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An Acronym Soup But A Nutritious One From “CISA”

Stylized visualization of electronic circuitry with an envelope and exclamatory alarm sign in front of it.

January 19, 2022

The Cybersecurity Infrastructure Security Agency (CISA),  part of the Department of Homeland Security (DHS), “is charged with enhancing the security, resiliency, and reliability of the nation’s cyber, communications, and physical infrastructure, as well as with supporting DHS’s mission to manage risk.” Earlier this month, CISA, in a project co-authored with the FBI and the NSA, posted a Cybersecurity Advisory (CSA), titled “Understanding and Mitigating Russian State-Sponsored Cyber Threats to U.S. Critical Infrastructure.”

The barrage of acronyms notwithstanding, this post seemingly pulls off a neat trick: laying out a clear list of familiar but often ignored cybersecurity defense strategies, while also providing a more detailed look at the technical side of what’s thought to be known about Russian state-sponsored cyber operations, including “commonly observed tactics, techniques, and procedures (TTPs); detection actions; incident response guidance; and mitigations.” Included is a list of some of the currently known Common Vulnerabilities and Exposures (CVEs),  i.e., publicly disclosed security flaws, which are said to have been exploited by Russian state-sponsored advanced persistent threat (APT) actors.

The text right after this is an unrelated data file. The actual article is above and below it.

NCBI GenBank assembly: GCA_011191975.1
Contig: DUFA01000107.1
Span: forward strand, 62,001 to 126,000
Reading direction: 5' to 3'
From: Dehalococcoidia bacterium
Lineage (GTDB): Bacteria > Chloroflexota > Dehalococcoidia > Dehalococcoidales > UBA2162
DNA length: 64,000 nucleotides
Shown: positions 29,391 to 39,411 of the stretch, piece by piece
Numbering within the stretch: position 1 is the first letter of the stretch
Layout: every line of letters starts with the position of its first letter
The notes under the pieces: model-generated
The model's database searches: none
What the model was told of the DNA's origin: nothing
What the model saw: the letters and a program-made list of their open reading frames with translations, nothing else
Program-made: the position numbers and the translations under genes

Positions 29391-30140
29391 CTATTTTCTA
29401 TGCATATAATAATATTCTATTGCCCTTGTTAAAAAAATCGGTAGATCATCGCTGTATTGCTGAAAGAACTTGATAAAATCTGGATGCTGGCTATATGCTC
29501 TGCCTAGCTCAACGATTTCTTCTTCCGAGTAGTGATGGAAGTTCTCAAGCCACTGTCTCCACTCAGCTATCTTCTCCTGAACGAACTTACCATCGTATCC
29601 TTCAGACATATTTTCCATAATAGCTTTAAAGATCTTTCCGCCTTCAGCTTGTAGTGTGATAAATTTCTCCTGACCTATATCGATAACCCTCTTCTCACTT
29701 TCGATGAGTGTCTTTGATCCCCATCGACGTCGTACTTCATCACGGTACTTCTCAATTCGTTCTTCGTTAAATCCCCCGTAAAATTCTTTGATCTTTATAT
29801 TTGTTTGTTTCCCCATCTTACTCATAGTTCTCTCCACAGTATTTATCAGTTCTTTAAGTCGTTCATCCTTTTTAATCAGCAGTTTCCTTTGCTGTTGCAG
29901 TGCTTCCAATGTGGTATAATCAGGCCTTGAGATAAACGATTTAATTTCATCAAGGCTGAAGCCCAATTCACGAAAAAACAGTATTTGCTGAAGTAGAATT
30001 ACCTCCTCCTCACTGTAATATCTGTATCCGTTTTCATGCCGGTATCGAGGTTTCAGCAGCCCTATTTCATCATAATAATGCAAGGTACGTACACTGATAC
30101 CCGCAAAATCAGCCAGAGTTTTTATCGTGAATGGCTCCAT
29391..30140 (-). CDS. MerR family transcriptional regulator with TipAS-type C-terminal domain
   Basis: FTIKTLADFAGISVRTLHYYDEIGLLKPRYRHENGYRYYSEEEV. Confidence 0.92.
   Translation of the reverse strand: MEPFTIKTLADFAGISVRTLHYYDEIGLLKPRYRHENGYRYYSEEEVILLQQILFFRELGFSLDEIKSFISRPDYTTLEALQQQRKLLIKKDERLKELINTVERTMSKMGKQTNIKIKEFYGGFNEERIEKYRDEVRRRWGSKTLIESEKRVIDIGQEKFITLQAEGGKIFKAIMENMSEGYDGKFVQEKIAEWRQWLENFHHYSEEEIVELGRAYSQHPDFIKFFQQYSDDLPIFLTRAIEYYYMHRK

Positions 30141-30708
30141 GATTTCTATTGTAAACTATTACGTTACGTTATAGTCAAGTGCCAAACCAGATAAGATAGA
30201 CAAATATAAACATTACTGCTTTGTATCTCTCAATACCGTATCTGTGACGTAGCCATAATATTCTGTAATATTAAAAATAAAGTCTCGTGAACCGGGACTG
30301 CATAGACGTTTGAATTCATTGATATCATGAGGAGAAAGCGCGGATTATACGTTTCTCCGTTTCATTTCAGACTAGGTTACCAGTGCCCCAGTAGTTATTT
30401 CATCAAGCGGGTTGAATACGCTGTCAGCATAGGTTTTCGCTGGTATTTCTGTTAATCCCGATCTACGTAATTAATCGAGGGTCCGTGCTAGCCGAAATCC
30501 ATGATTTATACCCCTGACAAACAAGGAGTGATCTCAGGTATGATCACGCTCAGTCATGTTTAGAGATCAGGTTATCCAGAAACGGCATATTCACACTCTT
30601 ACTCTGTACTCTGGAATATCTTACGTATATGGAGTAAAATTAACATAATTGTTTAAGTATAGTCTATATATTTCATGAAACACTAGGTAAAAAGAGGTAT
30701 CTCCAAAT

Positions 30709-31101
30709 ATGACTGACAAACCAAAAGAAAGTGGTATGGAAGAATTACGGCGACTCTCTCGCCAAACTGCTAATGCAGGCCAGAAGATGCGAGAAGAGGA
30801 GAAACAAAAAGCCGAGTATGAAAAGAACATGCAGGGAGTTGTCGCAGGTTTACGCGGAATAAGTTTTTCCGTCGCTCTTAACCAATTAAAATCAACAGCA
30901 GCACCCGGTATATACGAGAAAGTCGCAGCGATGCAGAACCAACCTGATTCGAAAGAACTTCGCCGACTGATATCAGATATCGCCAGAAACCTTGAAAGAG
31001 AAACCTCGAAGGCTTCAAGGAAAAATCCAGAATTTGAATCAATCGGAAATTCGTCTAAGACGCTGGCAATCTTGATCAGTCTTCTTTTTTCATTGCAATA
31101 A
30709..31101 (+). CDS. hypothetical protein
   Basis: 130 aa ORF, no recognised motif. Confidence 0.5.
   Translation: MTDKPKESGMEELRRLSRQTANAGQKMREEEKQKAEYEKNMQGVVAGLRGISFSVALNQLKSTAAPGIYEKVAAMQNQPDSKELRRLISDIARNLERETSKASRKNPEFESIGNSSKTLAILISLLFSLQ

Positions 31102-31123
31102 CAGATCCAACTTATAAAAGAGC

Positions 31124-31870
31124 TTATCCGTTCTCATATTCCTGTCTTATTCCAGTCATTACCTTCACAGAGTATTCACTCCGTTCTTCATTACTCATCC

A “Detection” section of this post includes specific technical recommendations, like being on the lookout for suspicious “impossible logins,” (logins with “changing username, user agent strings, and IP address combinations or logins where IP addresses do not align to the expected user’s geographic location,” and for “impossible travel,” where a user logs in from multiple IP addresses that are “a significant geographic distance apart.”

The post concludes with information about the State Department’s Rewards for Justice Program, which offers up to $10 million for information leading to the identification or location of someone acting under the direction of a foreign government and participating in malicious cyber activity against U.S. critical infrastructure in violation of the Computer Fraud and Abuse Act.

 

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